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Project management • August 2016

Float like a butterfly, sting like a SME

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Float like a butterfly, sting like a SME

Amanda Di Dio
This article was contributed by
Amanda Di Dio

A project manager doesn’t stop at timelines and budgets—it’s a role that relies on communication and detail.  On a daily basis my team looks to me for guidance on details of the project scope, client needs, and movement through deliverables. 

But what makes a really strong project manager? What foundational elements allow PMs to float through project work with ease?  Outlined here are 4 fundamentals I’ve adopted along the way that can help any project manager become more effective.

1. Take the time to know the content of your project. You’re in the driver seat!

Running project work without truly knowing what it is that you’re creating is a recipe for project disaster.  Trust me, I’ve been there.  What’s helped me avoid situations like those is getting my ducks in a row with my internal team when kicking off my project.  Creating a project brief that distills deliverables and clearly outlines client expectations is a huge help—and be sure to call out key questions along the way, because you aren’t expected to know everything. Set up time to meet with your team leads and resources to walk them through your thinking step by step, and get into the habit of making that your process.  The more familiar you are with the project work, and truly understand what is that you’re creating, the better subject matter expert, or “SME,” you will be to your team and clientele.

2. Know what it takes to get the work done. Watch, listen, and learn.

Crisp timelines, efficient meetings, and tasks result from knowing your team as well as the work.  I always make it my mission to gain a clear understanding of what it takes to get the job done.  By doing this, I’ve not only benefited myself and my timeline, but I’ve done right by my entire team.  I’ve learned that what may be the simplest task to me may not be for the people delivering the work, and that mind share is crucial.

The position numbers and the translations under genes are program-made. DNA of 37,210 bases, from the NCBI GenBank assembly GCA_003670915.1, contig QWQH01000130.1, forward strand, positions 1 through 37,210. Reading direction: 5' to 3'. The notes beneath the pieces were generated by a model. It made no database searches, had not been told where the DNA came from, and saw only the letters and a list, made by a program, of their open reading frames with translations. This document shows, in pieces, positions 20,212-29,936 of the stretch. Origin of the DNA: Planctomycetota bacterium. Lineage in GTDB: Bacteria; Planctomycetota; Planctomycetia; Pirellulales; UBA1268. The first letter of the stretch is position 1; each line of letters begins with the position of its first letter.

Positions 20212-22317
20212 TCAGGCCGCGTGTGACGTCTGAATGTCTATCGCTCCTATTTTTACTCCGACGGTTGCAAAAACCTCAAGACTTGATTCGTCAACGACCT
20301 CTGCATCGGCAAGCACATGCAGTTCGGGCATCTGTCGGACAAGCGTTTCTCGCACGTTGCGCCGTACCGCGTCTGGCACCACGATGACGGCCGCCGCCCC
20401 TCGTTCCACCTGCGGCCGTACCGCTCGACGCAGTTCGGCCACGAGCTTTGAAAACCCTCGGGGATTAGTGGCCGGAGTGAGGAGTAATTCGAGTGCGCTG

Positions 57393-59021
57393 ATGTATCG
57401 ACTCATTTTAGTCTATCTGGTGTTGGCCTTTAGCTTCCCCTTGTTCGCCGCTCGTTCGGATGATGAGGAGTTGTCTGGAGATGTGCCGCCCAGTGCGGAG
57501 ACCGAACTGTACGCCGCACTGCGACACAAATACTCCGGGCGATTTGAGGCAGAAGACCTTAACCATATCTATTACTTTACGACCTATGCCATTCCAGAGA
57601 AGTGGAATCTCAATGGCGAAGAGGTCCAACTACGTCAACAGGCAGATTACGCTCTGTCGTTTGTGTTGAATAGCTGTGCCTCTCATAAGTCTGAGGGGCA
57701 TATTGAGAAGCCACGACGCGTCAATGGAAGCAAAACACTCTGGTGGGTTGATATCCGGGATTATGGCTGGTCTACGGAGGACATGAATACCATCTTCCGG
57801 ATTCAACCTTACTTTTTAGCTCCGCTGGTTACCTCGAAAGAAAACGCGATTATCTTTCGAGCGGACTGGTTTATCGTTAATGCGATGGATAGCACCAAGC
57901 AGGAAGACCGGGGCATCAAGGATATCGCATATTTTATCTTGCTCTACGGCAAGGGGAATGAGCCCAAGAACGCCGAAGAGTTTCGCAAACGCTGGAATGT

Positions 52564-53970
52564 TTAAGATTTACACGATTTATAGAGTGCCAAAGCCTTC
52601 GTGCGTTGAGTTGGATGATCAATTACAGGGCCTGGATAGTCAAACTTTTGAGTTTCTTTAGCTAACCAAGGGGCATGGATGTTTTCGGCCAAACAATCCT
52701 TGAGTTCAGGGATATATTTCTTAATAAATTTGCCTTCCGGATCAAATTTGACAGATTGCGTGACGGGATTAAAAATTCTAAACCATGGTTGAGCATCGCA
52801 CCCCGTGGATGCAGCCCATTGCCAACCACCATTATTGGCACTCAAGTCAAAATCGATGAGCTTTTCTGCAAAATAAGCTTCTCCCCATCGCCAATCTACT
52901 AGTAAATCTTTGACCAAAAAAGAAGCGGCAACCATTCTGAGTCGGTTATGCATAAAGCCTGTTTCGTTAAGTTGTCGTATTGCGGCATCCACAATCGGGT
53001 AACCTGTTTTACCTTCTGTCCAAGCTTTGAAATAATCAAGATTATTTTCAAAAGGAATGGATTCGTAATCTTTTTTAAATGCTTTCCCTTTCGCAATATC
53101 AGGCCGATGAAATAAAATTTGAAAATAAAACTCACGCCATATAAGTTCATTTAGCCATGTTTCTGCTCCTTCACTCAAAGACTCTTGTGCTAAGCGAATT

Don’t be afraid to ask questions, sit in on working sessions, or have your designer or developer walk you through their approach, thinking, and methodology.  Taking these simple measures will help you grow and refine your understanding of the level of effort needed for your client’s wire-frame or landing page to be developed.  This approach has helped me drastically, and pushed the quality of my team’s work to another level.

Taking these types of initiatives will also get you closer to understanding how your teammates operate, in addition to their communication styles.  Remember, communication is key—everyone absorbs and processes information differently.  Lean into this approach, and trust me your team will thank you for it.

3. Be the Quarterback. Take the time to think 5 steps ahead.

Keeping track of so many moving pieces can be challenging, especially when timelines are tight and budgets are lean.  When I was first starting out as a budding project manager in the agency world, my mentor at the time instilled this idea of putting yourself in the position of a quarter back, and it’s really stuck with me.  As the one who is “passing the ball” to my team, it’s important that I know what their next move is and will be.  Your road-map to the end goal should move and breathe naturally through the work that you’re planning to complete. Ensure that your players are aligned and set up for success against your onset plan.  Setup a weekly team huddle or daily scrum to make sure that the lines of communication are clear. There shouldn’t be a moment where either your team, account manager, or client has a doubt with where you are in your project work. 

4. Challenge yourself. See what’s going on.    

Step outside the boundaries of what you think project management is, and extend yourself to really get to know what the industry is up to. Go to that marketing conference, design convention, or content writing workshop.  Enrich your bounty of knowledge, and you’ll start to relate to your work on a deeper level—compelled to solve your clients’ challenges.